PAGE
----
CRESTON — At the Tuesday meeting of the Creston Village Board, Village President Tom Byro said he was told by Village Engineer Kevin Bunge that preliminary work has begun on the quiet zone project to end train horns in Creston.
At last month’s meeting, the board unanimously voted to spend $10,400 on engineering to start the process of possibly getting the village's railroad crossings turned into quiet zones. Bunge will bring village trustees cost options to improve the crossings at a future meeting. Options will include putting medians at the intersections, if possible, that prevent vehicles from going in between train gates along and having train horns at the crossings rather than have the trains use their horns through the village.
The village will also have to meet with larger organizations and have them sign off on the eventual project, which could take at least a year. If the cost estimates of doing the project come back as too expensive, the board is not committed to spending past the $10,400 in engineering it approved Tuesday.
“The quiet zone is just an ongoing progress,” Byro said. “We're seeing what ideas we can come up with. It's going to take at least a year if not two. By the time you get everyone involved, it could even be three years.”
The board held a first reading of its budget appropriations for fiscal year 2023 for future expenses. It will be voted on at Creston’s July meeting.
Village Treasurer Penny Payton said the current appropriations total is $659,255, which is “much the same” as it was last year. Payton asked board members to bring up any necessary changes, including possibly adding more money to the village’s utility funding plans with projects coming up such as well maintenance.
Byro also said Tuesday that he was told by Bunge that he hasn’t heard any updates on the application Creston submitted for an Illinois Department of Commerce and Economic Opportunity Rebuild Illinois Main Street & Downtown grant for $780,000, $195,000 of which would be matched locally by the village if awarded.
The grant would include reconstruction of Creston’s downtown including new water mains and storm sewer, reconstruction of the street, all new sidewalks, curb and gutter, parking and more.
At previous meetings, Bunge has said the grant application process will take a year and if selected, Creston wouldn’t start construction or have to pay any costs until the latter part of 2023.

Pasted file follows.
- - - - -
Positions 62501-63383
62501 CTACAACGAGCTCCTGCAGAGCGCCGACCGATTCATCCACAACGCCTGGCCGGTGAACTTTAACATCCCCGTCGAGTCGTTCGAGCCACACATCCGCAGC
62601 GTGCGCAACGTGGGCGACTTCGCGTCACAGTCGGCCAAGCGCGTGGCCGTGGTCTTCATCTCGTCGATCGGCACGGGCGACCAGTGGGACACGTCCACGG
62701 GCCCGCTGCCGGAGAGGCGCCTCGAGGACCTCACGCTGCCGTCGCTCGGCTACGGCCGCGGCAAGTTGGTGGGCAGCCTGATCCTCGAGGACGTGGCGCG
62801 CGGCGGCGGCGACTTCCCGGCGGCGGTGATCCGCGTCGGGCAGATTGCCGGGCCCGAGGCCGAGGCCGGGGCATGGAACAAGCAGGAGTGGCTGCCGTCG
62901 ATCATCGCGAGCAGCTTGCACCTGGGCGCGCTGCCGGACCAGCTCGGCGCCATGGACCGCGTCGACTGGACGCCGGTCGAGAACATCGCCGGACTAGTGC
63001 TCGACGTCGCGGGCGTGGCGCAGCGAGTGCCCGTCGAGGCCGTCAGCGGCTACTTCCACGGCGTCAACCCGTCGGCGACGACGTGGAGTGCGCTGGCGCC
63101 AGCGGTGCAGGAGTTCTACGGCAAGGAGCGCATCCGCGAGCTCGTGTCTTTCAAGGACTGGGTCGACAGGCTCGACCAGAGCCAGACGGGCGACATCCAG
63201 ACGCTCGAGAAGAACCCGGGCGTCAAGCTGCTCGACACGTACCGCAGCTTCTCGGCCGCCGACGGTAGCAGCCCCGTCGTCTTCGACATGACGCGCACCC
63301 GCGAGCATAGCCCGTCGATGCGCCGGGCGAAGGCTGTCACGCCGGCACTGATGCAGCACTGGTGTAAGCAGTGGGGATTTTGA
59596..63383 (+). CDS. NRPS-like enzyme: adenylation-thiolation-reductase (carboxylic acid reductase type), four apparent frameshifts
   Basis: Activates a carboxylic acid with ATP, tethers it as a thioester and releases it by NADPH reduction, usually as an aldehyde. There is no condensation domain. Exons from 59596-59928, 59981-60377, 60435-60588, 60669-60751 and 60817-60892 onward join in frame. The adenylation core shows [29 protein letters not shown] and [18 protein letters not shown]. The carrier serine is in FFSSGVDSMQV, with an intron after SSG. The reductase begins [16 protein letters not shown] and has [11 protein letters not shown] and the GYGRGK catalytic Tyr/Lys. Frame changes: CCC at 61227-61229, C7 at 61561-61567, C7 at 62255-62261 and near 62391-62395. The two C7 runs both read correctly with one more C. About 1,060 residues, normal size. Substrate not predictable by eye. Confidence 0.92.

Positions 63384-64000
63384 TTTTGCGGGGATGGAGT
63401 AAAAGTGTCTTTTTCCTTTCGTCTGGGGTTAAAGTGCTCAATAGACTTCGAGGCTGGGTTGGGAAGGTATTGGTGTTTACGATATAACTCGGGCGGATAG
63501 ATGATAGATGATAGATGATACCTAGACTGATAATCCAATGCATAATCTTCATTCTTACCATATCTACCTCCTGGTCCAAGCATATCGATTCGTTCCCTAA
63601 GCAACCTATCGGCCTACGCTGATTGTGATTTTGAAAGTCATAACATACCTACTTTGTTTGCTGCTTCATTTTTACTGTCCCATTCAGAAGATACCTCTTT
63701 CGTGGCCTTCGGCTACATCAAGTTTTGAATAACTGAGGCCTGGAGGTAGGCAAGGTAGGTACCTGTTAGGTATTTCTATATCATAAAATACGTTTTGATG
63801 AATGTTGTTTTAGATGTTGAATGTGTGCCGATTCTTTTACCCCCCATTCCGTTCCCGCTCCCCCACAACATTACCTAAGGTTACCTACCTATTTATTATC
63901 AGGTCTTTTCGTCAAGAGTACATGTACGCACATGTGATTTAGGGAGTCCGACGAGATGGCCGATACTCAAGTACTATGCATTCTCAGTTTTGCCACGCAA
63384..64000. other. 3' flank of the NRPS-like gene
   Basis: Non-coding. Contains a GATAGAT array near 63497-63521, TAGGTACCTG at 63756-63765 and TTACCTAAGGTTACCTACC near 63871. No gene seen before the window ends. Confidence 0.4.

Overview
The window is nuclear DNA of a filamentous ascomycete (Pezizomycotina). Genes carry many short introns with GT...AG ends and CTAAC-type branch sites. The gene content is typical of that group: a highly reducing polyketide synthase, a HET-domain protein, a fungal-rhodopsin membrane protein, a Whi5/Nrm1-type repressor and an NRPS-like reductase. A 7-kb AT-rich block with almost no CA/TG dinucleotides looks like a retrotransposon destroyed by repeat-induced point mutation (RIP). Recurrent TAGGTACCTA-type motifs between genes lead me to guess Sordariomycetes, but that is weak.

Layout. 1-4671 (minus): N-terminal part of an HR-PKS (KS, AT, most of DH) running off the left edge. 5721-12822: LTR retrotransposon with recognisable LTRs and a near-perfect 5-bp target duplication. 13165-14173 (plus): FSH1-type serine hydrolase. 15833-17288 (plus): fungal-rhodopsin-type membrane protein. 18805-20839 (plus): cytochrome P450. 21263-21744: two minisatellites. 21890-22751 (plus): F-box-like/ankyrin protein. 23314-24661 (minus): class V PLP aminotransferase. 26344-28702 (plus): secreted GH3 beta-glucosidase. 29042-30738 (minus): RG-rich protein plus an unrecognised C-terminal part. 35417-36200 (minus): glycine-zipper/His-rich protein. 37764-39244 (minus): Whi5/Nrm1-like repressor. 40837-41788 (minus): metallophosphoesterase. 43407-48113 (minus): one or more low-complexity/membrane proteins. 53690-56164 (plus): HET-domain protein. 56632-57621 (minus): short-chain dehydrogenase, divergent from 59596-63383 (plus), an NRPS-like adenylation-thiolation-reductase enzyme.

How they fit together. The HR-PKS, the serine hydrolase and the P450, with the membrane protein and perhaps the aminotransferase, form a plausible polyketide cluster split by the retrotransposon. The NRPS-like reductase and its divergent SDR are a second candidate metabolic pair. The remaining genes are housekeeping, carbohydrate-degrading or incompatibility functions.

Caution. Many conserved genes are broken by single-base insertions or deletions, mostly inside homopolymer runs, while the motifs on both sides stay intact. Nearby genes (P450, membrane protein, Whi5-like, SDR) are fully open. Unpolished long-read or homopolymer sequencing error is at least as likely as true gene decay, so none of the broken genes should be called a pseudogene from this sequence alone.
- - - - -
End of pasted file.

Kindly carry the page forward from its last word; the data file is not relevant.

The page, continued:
“Their answer could be late spring or early summer of next year,” Byro said.
Bunge also relayed to Byro that he’s prepared to work with Village Water Operator Mike Megurdichian on an upcoming well rehabilitation project whenever necessary.
At last month’s meeting, the board unanimously voted to move forward with well maintenance after a presentation by Megurdichian about Creston’s water wells. The work will likely take place after summer is over.
Creston has two wells (well two and well three). Well three was drilled in 1980 and has never been pulled to be examined for maintenance. Pulling well three means replacements to its equipment will be made at a cost of $40,000. The bid to make those improvements would include a backup plan in case the village's other well was unusable during the time of well three being maintenanced.
Well two maintenance could easily cost $100,000, Megurdichian said. That was last done in 1996.
The design and permitting on a water main replacement project in Creston are also ongoing, Byro said Tuesday.
“We're rolling along with all these projects and I don't know when they're going to get done,” Byro said. “I was hoping to get some bids out for some of this stuff soon, at least for the water lines. But so far, no luck."
Village trustees discussed issues with Creston’s water that are being seen with chlorine similar to last year. Chlorine inputs are being raised to deal with ammonia issues. Village residents may taste or smell chlorine in their water and work on the issue is ongoing.
Village trustees discussed issues in Creston including people riding motorcycles and four wheelers on the streets and vandalism done to the village’s pump station and back side of its water tower on Monday.
The idea of asking the Ogle County Sheriff’s Office about having a deputy patrol in Creston was again brought up after brief discussions in recent meetings.
“I have not talked to the sheriff about a deputy possibly patrolling here, but I plan to,” Byro said.